In Southern California, the start of spring means one thing: Coachella. With hotels priced upwards of $300 a night plus the cost of transportation — because, FYI, Coachella is truly in the middle of a desert— attendees are spending hundreds of thousands of dollars to attend. And even after figuring out all of the logistics surrounding accommodations, there’s still one key purchase left: the tickets that actually let you into the festival.
UCLA senior Sahil Jarayam says he paid $650 for a Coachella ticket back in November, despite the face-value of the ticket being $429. “The reason I jumped at that price was last year, from my recollection, the prices really only climbed after initially released so I figured it would be even more extreme this year,” says Jarayam. He says he got the ticket from Stubhub, a site that often resells concert tickets.
The website itself says that resale of a ticket for a price higher than face value is grounds for seizure and cancellation. But people still resell the tickets for a higher price, and no one is doing a thing about it.
The laws on ticket resale vary from state to state, and in California it is only illegal to sell tickets at a higher price at the festival itself. Regardless of Coachella saying higher resale can result in cancelation, websites like StubHub, Ticketmaster, and Vividseats make it easy for hundreds of people to resell their seats at any price. Individuals see Coachella as an opportunity to resell tickets for a higher price than they paid to return a profit, which only hurts the rest of us.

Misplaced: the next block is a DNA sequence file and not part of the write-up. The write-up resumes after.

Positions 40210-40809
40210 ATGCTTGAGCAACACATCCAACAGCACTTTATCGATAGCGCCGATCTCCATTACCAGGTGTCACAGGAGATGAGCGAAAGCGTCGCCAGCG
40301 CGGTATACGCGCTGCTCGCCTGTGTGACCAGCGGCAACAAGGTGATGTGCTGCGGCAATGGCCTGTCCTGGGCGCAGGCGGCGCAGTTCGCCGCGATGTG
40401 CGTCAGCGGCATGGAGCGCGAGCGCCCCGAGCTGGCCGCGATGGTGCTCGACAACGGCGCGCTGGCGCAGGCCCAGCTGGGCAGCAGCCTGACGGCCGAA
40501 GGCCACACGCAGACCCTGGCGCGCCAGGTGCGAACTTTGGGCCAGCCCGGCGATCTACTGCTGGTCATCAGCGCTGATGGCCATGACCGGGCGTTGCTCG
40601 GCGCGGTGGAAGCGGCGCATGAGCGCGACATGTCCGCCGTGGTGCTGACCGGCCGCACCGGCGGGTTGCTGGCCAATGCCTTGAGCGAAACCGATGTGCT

When this happens, it drives up Coachella prices, which further propagates the “exclusivity” stereotype people associate with the event. As college students, we already have to pay so many expenses, so spending $429 for music festival tickets is already difficult. Adding $400 more dollars to that ticket price only makes it even more difficult to attend.
This year at Coachella, I spent $615 on transportation, food, drinks, and the ticket itself. I had to work 47 extra hours as a lab consultant to be able to pay for this experience. Luckily, I was able to pay a lot less than other people for my experience because I camped on the festival grounds and bought my ticket for less than face value from a friend. Had I bought it earlier on from someone reselling the ticket at a high price, I might have had to spend closer to $1,000 and work 77 extra hours just to pay to camp out for Coachella.
It makes sense that Coachella is expensive — it’s paying for some of the most popular artists of the season. On top of that, the festival has art installations and has to pay all of the people that put on the festival. The price of the facevalue Coachella ticket is well worth it because it goes towards an amazing experience. But, the person reselling a ticket is not providing you any additional services, so it hurts the festival community as a whole. While I fully understand wanting to make money, it’s not acceptable to do so at someone else’s expense, especially when Coachella explicitly prohibits it.
Getting a Coachella ticket is hard enough on the website when tickets are released. Buying multiple tickets to sell them at a higher price means that other individuals on the website in line for tickets will not be able to get them for the Coachella website, and will have to rely on resales. This ultimately serves to further exclusive the event by driving up the total price of the festival. If you can spend $4,290 on Coachella tickets just to resell them, you probably come from a place of privilege. And by reselling tickets you are making it harder for college students to be able to enjoy the festival by forcing them to pick up several extra shifts just to afford the tickets. Let’s make Coachella about the music and experience, not the money.